In a hash table, unlike a vector, the order of the elements is not very relevant, but the key-value association is very important. For this reason, a Map is also called a “dictionary”, because you can easily get from a key to a value, since they are “mapped”, hence the name “Map”.

The HHVM implementation will also retain the order in which the elements were introduced.

In PHP, the equivalent of a Map is an associative array.

Unlike Vector, Map needs a key that will permanently be bind with the element, even if new values are added or removed from the collection.

The functions array_push or array_shift will not work for Map, because a key is not sent and the key-value association would not be controlled:

<?hh 

$map = Map{0 => 'a', 1 => 'b', 3 => 'c'};

array_push($map, 'd');

array_unshift($map, 'e');

var_dump($map);

Will generate the following result:

Warning: Invalid operand type was used: array_push expects array(s) or collection(s) in ../map.hh on line 5

Warning: array_unshift() expects parameter 1 to be an array, Vector, or Set in ../map.hh on line 7
object(HH\Map)#1 (3) {
  [0]=>
  string(1) "a"
  [1]=>
  string(1) "b"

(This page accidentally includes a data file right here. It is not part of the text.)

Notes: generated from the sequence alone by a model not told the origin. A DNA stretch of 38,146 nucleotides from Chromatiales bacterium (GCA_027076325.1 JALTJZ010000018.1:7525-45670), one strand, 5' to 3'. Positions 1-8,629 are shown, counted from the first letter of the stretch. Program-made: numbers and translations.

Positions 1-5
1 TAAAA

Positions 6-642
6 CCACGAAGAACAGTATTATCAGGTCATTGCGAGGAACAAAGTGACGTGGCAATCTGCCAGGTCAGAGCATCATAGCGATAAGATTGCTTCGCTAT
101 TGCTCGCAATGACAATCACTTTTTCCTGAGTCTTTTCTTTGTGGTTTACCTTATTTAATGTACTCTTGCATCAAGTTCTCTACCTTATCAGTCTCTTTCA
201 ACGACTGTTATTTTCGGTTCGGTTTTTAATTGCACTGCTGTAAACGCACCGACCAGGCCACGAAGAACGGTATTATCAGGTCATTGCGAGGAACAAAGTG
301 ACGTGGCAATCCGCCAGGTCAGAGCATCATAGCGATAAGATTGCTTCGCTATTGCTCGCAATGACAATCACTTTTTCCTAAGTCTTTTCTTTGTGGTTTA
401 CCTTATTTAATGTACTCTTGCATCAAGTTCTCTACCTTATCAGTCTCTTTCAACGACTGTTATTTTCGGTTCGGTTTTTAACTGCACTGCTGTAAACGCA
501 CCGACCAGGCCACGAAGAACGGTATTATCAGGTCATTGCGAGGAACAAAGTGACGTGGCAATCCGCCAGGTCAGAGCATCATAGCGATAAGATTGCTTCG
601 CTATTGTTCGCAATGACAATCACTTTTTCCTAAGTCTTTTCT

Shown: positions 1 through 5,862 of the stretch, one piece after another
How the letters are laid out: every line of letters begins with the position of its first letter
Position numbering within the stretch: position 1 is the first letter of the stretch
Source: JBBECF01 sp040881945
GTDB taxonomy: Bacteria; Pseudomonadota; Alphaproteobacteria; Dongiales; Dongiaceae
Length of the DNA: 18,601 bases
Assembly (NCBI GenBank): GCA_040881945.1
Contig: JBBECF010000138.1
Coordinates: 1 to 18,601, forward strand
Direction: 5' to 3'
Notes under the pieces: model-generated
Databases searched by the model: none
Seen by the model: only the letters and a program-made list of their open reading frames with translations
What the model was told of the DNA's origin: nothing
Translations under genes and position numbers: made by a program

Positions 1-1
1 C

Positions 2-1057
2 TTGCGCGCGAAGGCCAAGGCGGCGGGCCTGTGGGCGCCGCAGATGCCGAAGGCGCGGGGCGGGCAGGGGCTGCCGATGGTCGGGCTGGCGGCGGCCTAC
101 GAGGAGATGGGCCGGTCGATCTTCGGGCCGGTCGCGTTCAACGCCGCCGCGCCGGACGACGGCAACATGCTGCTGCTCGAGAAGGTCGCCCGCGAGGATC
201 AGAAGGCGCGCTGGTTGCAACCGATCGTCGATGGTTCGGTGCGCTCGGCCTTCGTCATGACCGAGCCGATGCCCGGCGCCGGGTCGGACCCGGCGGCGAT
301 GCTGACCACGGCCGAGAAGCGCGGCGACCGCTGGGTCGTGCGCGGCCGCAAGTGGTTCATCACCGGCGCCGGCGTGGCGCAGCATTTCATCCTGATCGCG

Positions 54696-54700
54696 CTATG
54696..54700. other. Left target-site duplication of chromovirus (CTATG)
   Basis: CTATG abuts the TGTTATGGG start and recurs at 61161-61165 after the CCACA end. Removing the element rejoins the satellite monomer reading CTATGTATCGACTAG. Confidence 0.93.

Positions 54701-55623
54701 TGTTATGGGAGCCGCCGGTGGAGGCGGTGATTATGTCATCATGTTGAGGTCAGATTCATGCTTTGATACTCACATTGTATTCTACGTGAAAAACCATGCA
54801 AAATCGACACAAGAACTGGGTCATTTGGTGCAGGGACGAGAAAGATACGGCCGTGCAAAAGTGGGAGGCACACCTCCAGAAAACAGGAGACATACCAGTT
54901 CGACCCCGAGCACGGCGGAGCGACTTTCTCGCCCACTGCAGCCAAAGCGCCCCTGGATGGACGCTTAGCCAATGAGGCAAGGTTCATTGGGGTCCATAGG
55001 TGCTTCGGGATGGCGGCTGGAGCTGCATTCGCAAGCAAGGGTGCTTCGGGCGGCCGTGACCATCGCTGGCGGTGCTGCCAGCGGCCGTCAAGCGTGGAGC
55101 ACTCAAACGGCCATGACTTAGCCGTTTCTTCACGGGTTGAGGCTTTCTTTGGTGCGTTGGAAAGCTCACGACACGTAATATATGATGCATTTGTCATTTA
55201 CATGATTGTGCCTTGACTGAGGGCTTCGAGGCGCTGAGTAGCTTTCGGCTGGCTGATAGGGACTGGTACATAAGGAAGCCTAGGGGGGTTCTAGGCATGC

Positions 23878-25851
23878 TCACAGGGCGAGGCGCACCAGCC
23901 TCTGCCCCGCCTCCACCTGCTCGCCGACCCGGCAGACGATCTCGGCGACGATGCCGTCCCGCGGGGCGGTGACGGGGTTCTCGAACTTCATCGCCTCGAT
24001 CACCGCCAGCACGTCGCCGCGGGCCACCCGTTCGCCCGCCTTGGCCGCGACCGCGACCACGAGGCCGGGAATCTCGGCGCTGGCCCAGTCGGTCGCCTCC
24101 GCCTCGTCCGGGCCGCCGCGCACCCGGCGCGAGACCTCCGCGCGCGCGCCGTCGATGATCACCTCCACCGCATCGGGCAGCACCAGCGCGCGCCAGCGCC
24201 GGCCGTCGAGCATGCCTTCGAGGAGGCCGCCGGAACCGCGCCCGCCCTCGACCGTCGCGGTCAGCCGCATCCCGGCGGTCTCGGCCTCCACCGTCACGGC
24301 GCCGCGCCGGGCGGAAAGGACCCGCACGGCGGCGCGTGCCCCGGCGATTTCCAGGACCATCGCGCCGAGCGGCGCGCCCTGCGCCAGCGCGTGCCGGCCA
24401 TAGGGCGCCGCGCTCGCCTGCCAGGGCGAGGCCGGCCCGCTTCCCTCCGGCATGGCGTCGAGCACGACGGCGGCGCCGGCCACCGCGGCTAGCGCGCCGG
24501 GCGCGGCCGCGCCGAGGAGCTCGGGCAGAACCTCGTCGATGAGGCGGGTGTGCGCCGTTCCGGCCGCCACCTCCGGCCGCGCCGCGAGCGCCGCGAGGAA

[3]=>
  string(1) "c"
}

As you can see, the elements were not added and each of the cases generated a Warning.

The actual insert can be done using:

<?hh 

$map = Map{0 => 'a', 1 => 'b', 3 => 'c'};

// adding an element using the array syntax
$map['new'] = 'd';

// adding an element using the method provided by the structure
$map->set('newer', 'e');

var_dump($map);

The result will be:

object(HH\Map)#1 (5) {
  [0]=>
  string(1) "a"
  [1]=>
  string(1) "b"
  [3]=>
  string(1) "c"
  ["new"]=>
  string(1) "d"
  ["newer"]=>
  string(1) "e"
}

Unlike Vector, because the element is closely linked with the key, unset is a viable method for removing an element:

unset($map[$key]);

The structure also has a method for removing the element with a particular key:

$map->remove($key);

For this case, none of the options will generate an error, if the key is not set.

The “OutOfBoundsException” exception is also found here for keys that are not defined, and just like for Vectors, there is a method to test if the key exists:

$map->contains($key);

Similarly to Vector, there is a method that will return true if the key exists and null if not:

$map->get($key);

To make sure that a “OutOfBoundsException” will not be raised, a loop over a Map should not be done using “for” , but rather “foreach”.

Because the vector’s method “pop” does not use a key, it isn’t present in the Map structure.

Set

Set has the purpose of keeping the values unique. For this structure, the values are restricted to the scalar types: string and integer.

The interface for this structure is much simpler than Vector and Map, because the purpose is a lot more limited.

For Sets the key can not be accessed, but it is relevant in a special way.

Let’s take an example to illustrate this:

<?hh
$set = Set{'a', 'b', 'c'}; 

foreach($set as $key => $val) {
     echo $key . ' - ' . $val . PHP_EOL;
}

The result will be:

a - a
b - b
c - c

The key and the value are identical, a clever way to keep unicity.

However, the process is transparent, fact that allows adding elements without a need for a key: